Question: We are in a presidential election year and it appears to be business as usual for the Black Electorate. Most of our leaders speak the company line of the political parties but will not speak forcefully concerning the issues that are laid out in the National Agenda during the Million Family March. Substantial information quoted and referenced in this document was edited directly from the Congressional Black Caucus (CBC), Congressional Hispanic Caucus (CHC), Leadership Conference on Civil Rights (LCCR), National Association for the Advancement of Colored People (NAACP), Urban League, National Association of Black Social Workers (NABSW) and the Joint Center for Political and Economic Studies (JCPES). I have yet to hear those group speak with one voice promoting the agenda.
My question is:
Rev. Al Sharpton's campaign was covered extensively by BlackElectorate.Com and some even made comparisons to Rev. Jesse Jackson's presidential runs which ended with him being named shadow Senator for Washington, DC and host of Both Sides with Jesse Jackson, now it appears that Rev Sharpton is being rewarded with a TV or Radio show. Jesse Jackson, Colin Powell, and Al Sharpton at the peak of their popularity had the potential to galvanize the majority of the Blackelectorate. How is it that this political process can make Black men, especially, who are very powerful in their own right subordinate themselves for something I consider to be of less value?
Cedric Muhammad: Powerful insight and question. And I would add that I was hurt to see our Sister, Carol Mosley Braun, sell-out to Howard Dean’s campaign for $20, 000 a month, running interference for him against Rev. Al Sharpon. That was the worst. Black politicians don't realize how demoralizing and an act of betrayal it is in the eyes of the masses when they support you and then you, as a leader, sell the stature their popular support gives you for some loose change that is only enough to solve a personal financial situation or problem.
I would say that sometimes ambition is unbridled among some of our leaders and there is an internal, secret conversation that takes place within them that asks the question, “what is this all worth?”, and “am I getting a return on my investment?” Keep in mind that Rev. Jackson and Rev. Sharpton have personally suffered much. Rev. Sharpton was stabbed among other things and Rev. Jackson… I will never forget this, was on Meet The Press a couple of years ago and there was the loud sound of a light bulb that suddenly broke in the studio and Rev. Jackson ducked down like he was avoiding a bullet. He was frightened. It was a sad reminder to me of the personal fears and realities of being a public servant. I wish that Meet The Press had removed that portion of the interview. In a way I thought it was sick, as Tim Russert, the interviewer, said, as if he were trying to reassure Rev. Jackson, “It is only a light bulb…” I got the message that a wickedly wise or racist person wanted sent (someone(s) much more powerful than Tim Russert) to the public – which is although he is a leader, “this nigger is scared”. Well, hell, we all are scared in one way or another, at one time or another, as we seek the truth, tell the truth, and seek to establish it. And we all have moments where our faith and desire weaken. But the question is do we allow that fear or moments of doubt or lack of clarity or progress to redirect our will and erode our character and integrity to allow us to “settle” for something less than what we and our people aspire to and deserve as human beings. There are great lessons to learn from what has happened to Rev. Jackson and Rev. Sharpton. But I hope that we will not leave ourselves out of the analysis. In any way, did we fail to support them at critical hours in their lives? Are we somewhat responsible for their going outside of the community for resources and ideas, or their decision to “change professions” so to speak. I also think it would be helpful to consider the personal and family lives of all of our great leaders and public servants. What sacrifice have their loved ones made so that we could have them as leaders in one for or another?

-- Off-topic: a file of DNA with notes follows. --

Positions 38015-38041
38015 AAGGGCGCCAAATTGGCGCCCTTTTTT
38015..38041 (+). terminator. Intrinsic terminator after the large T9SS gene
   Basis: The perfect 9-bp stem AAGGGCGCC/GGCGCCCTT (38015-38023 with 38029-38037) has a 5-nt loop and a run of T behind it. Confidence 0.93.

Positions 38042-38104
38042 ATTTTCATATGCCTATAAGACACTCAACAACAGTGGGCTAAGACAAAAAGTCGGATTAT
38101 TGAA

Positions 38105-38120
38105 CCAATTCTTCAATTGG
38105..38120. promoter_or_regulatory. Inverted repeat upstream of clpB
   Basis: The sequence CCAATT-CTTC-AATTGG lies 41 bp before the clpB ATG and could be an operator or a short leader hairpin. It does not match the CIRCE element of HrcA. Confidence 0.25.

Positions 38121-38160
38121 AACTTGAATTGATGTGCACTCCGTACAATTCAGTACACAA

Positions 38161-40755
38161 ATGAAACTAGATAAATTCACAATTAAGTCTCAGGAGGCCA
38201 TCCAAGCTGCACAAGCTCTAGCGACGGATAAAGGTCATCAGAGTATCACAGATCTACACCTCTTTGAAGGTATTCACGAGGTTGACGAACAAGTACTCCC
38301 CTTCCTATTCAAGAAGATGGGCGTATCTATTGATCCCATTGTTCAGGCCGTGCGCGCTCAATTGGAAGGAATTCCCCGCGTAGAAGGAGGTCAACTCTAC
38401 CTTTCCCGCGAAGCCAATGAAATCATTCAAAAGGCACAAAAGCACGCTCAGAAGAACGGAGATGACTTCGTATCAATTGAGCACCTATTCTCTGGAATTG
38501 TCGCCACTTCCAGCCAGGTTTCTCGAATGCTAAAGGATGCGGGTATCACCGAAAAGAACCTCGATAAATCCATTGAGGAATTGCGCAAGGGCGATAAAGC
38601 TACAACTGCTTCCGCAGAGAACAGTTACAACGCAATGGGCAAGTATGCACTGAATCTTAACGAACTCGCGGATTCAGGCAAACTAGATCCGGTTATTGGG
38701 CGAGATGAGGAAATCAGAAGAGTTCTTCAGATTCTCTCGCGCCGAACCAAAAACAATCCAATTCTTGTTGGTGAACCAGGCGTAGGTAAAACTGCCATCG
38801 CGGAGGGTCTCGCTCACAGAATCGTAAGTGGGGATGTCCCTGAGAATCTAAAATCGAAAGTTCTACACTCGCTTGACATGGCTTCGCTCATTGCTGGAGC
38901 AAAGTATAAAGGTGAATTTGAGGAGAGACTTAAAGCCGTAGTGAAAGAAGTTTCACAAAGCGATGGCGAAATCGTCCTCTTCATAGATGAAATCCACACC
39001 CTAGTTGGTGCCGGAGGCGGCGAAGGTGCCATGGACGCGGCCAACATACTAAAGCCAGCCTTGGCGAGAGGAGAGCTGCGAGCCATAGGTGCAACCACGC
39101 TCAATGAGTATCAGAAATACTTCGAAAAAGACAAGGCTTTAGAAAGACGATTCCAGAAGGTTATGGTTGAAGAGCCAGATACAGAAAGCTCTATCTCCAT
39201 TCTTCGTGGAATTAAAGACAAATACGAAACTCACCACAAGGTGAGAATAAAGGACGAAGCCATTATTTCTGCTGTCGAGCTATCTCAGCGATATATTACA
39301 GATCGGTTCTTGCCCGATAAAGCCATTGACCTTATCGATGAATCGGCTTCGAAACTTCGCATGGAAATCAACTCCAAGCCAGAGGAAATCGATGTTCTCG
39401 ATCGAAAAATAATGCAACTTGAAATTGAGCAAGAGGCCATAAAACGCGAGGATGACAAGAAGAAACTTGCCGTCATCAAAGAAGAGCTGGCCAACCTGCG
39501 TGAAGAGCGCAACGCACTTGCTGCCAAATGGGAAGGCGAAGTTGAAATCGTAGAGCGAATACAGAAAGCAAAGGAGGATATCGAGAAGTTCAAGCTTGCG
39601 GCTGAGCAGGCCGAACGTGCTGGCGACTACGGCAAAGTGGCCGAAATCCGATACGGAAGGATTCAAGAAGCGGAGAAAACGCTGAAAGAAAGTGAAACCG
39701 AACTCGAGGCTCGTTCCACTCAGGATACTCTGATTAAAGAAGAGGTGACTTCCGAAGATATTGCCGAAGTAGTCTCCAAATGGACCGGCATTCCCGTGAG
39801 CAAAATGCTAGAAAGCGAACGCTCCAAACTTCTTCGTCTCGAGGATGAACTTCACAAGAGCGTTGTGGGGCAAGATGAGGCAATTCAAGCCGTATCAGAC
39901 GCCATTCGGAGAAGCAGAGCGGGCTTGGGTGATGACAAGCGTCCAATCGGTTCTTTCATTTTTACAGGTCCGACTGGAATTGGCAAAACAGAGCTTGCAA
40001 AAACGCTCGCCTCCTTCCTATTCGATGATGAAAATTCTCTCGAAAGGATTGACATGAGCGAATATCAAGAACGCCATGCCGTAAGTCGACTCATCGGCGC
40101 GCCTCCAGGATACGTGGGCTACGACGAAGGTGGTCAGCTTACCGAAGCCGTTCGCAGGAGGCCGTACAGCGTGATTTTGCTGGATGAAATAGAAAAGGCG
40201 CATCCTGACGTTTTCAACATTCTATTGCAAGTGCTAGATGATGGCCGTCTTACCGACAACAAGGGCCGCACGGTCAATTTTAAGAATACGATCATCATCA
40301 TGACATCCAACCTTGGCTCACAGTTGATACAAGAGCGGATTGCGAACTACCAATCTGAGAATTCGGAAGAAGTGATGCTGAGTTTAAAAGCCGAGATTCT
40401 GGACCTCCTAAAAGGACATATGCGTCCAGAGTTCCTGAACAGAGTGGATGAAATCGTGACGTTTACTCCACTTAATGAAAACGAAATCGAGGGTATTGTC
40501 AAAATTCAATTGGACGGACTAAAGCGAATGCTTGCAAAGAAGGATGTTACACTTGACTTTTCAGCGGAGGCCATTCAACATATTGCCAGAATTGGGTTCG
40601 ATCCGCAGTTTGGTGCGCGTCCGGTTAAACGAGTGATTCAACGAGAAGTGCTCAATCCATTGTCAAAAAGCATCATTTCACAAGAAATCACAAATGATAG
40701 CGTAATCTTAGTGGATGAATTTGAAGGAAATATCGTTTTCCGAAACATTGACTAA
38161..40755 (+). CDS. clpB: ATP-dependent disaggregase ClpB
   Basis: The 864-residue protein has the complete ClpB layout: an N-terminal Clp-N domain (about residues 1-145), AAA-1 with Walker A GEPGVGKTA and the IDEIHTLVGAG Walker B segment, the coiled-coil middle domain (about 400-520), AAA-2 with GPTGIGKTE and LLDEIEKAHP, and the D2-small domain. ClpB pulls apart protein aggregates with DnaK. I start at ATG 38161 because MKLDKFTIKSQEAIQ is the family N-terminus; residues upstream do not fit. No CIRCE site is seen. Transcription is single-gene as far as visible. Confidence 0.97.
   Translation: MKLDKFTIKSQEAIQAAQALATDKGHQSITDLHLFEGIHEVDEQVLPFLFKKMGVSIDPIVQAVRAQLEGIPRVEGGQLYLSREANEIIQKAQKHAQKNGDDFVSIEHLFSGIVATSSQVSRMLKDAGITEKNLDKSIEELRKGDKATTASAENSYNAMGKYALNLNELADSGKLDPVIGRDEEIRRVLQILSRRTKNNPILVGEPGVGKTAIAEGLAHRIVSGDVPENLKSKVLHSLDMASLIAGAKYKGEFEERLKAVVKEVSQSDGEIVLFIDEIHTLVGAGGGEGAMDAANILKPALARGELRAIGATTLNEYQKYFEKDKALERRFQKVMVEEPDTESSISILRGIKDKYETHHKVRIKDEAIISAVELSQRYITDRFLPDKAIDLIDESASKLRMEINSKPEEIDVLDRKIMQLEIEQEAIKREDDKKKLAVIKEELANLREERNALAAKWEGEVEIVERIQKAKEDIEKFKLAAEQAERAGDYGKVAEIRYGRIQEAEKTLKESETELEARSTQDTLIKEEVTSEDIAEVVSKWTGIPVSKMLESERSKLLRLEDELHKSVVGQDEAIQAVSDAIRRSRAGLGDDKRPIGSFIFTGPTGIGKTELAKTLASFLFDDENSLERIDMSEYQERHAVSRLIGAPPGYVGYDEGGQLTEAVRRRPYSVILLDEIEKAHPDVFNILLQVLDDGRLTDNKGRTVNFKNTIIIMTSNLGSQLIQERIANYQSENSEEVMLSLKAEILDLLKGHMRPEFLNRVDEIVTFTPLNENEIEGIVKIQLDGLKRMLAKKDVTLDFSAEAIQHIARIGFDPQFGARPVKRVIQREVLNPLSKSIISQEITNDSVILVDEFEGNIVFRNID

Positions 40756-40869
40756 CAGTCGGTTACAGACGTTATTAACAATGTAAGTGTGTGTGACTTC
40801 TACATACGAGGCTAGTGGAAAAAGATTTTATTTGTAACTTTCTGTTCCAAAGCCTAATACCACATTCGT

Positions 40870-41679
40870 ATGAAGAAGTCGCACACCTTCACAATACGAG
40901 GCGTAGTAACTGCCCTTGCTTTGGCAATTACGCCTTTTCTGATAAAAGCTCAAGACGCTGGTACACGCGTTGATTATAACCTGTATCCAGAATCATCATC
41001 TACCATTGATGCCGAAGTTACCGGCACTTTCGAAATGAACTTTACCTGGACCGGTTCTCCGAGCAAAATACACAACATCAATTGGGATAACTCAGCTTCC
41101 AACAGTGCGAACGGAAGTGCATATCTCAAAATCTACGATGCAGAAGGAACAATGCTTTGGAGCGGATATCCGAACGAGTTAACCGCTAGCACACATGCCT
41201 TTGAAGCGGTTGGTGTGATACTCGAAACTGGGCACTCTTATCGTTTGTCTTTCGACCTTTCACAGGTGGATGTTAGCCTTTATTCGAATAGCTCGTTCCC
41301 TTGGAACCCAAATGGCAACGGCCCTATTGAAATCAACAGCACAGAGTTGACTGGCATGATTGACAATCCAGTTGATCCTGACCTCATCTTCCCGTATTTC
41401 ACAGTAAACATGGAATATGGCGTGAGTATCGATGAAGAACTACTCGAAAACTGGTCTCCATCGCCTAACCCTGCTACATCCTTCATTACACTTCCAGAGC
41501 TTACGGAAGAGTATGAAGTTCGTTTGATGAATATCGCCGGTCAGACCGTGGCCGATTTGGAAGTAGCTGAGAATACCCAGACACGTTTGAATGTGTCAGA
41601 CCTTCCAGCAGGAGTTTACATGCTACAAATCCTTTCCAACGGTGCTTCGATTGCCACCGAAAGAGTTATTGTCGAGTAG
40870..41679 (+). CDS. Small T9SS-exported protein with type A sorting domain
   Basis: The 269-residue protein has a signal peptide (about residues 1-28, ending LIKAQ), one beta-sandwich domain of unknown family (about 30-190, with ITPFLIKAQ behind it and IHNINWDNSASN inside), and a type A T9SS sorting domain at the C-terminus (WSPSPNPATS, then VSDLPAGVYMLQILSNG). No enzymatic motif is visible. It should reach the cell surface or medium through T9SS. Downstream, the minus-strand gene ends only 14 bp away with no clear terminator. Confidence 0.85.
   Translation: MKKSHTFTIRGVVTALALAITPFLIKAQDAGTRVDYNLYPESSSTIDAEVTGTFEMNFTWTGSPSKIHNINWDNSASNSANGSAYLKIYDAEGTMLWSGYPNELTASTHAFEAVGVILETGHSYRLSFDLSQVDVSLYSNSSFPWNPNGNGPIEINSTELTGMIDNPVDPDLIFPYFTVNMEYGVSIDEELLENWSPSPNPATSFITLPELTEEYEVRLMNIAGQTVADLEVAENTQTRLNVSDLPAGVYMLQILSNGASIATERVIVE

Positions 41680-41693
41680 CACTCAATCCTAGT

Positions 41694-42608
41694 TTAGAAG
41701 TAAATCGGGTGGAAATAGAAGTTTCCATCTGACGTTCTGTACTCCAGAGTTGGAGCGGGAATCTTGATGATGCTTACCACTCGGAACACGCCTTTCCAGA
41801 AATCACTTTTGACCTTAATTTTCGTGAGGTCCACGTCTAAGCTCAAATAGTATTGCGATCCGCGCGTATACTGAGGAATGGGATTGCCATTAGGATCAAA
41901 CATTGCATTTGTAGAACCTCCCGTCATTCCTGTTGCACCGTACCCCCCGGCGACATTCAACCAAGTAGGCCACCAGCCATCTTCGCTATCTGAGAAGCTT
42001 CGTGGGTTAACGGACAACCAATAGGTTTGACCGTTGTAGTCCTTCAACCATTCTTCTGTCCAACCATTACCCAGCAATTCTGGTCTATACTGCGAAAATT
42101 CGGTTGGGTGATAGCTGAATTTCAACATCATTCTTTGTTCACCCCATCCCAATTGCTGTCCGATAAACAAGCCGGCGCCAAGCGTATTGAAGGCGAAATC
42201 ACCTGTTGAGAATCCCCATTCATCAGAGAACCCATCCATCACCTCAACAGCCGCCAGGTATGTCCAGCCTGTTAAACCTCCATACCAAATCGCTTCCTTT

I do think that unbridled ambition and jealousy and envy are guiding too many of our leaders who seek position and standing with the people. I think we are seeing more and more of them being sat down or made ineffective– by events and the will of the people with each passing year. It is much harder today to be a “self-styled leader” than it used to be (smile).
I want to make Rev. Jackson, Carol Mosely Braun and certainly Rev. Sharpton and others stronger and more accountable to us, but in a way that honestly deals with the support that they deserve and need from those whom they have stood for.
Instead of just asking are they up to the task of leadership, we should also ask ourselves are we up to the hard work of following or supporting – with our will, finances, bodies, and love?